US jobless claims rise as surge of frost rises

The number of Americans applying for unemployment benefits rose last week, reaching a record level in 3 months.

Initial claims for unemployment benefits rose by 11,000 to 261,000 for the week ending Jan. 6, the highest level since late September 2016, according to a declaration by the Labor Department on Wednesday. Unemployment claims have now risen for four weeks in a row.

Most probably, this increase does not hint to a fundamental shift in labor market conditions, as claims data tend to fluctuate during the year-end holidays. Analysts had expected claims to fall to 245,000 last week.

A large part of the country was exposed to freezing temperatures and snow during the first week of 2018, which may make it difficult for some people to report for work. Unadjusted claims in New York City rose by 27,170 last week, more than half of all national claims.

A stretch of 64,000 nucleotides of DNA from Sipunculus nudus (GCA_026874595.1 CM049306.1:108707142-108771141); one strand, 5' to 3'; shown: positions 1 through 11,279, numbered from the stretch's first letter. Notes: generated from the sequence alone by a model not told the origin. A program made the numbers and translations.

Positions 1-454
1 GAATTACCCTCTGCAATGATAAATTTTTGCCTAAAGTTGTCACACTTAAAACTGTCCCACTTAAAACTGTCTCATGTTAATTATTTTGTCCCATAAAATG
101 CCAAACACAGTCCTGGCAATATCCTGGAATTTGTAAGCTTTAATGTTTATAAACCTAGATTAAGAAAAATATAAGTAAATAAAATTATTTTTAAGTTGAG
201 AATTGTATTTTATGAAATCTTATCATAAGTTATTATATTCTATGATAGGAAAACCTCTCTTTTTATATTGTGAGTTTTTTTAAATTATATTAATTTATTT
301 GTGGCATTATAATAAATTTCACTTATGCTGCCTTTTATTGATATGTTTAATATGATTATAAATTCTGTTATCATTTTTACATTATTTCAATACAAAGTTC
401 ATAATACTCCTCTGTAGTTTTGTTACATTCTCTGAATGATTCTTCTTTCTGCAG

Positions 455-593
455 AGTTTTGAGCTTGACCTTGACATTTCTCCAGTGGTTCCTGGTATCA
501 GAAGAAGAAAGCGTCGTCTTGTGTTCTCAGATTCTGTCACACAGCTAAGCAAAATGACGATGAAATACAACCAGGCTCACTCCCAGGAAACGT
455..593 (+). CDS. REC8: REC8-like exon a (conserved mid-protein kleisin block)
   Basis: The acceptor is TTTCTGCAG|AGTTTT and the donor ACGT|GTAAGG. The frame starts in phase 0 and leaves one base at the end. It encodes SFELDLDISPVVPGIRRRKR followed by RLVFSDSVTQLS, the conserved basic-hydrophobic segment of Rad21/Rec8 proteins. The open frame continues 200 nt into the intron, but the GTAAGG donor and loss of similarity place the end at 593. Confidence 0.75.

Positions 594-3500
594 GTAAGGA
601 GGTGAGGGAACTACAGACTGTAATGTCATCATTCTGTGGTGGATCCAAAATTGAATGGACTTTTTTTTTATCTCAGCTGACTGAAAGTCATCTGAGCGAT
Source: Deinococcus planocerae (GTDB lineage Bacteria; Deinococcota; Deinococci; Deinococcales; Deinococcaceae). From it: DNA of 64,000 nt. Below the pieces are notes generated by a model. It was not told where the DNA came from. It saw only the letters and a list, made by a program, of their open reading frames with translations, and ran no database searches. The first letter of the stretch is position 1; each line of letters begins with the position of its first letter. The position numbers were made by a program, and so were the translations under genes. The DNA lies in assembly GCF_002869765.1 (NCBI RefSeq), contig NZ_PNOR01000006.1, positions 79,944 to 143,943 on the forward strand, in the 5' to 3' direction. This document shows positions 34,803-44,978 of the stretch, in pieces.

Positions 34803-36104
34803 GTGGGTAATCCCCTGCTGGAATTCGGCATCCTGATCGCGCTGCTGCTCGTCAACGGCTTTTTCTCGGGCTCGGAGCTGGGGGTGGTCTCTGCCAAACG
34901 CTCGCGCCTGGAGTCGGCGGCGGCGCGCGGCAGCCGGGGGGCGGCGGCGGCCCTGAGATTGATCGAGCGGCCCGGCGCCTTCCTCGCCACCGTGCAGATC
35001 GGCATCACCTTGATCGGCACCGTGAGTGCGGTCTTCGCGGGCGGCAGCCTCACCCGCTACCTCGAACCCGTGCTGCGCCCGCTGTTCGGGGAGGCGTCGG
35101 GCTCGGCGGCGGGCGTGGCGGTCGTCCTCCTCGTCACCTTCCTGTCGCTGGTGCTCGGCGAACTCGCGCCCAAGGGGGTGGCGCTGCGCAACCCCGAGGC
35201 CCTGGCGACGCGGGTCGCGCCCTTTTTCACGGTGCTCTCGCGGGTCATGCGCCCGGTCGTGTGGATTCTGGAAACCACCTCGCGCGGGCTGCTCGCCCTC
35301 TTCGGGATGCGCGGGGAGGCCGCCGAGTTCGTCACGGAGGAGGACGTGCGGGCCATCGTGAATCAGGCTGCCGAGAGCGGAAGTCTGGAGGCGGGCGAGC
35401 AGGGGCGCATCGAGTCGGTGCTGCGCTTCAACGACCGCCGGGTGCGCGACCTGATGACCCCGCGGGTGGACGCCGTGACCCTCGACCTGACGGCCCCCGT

The Ministry of Labor stated that claims proceedings were still pending in the Virgin Islands, after they had been hit by the Irma and Maria hurricanes, while claims processing in Puerto Rico were still abnormal.

Last week, the unemployment claims remained below the 300,000 threshold limit, linked to a strong labor market. This is the longest stretch since 1970, when the labor market was much smaller. The labor market is close to full employment, with unemployment at its lowest levels in 17 years, at 4.1% last week. The continued low level of unemployment claims indicates a strong labor market. However, job growth is expected to slow down this year as the labor market will reach full employment rates. Nonfarm jobs rose by 148,000 in December, after rising by 252,000 in November.

The claims report on Thursday also showed that the number of people receiving unemployed benefits fell by 35,000, to 1.87 million in the last week of 2017, the lowest level since 1973. The 4-week average for the continuing claims was down by 5,500 to 1.91 million.


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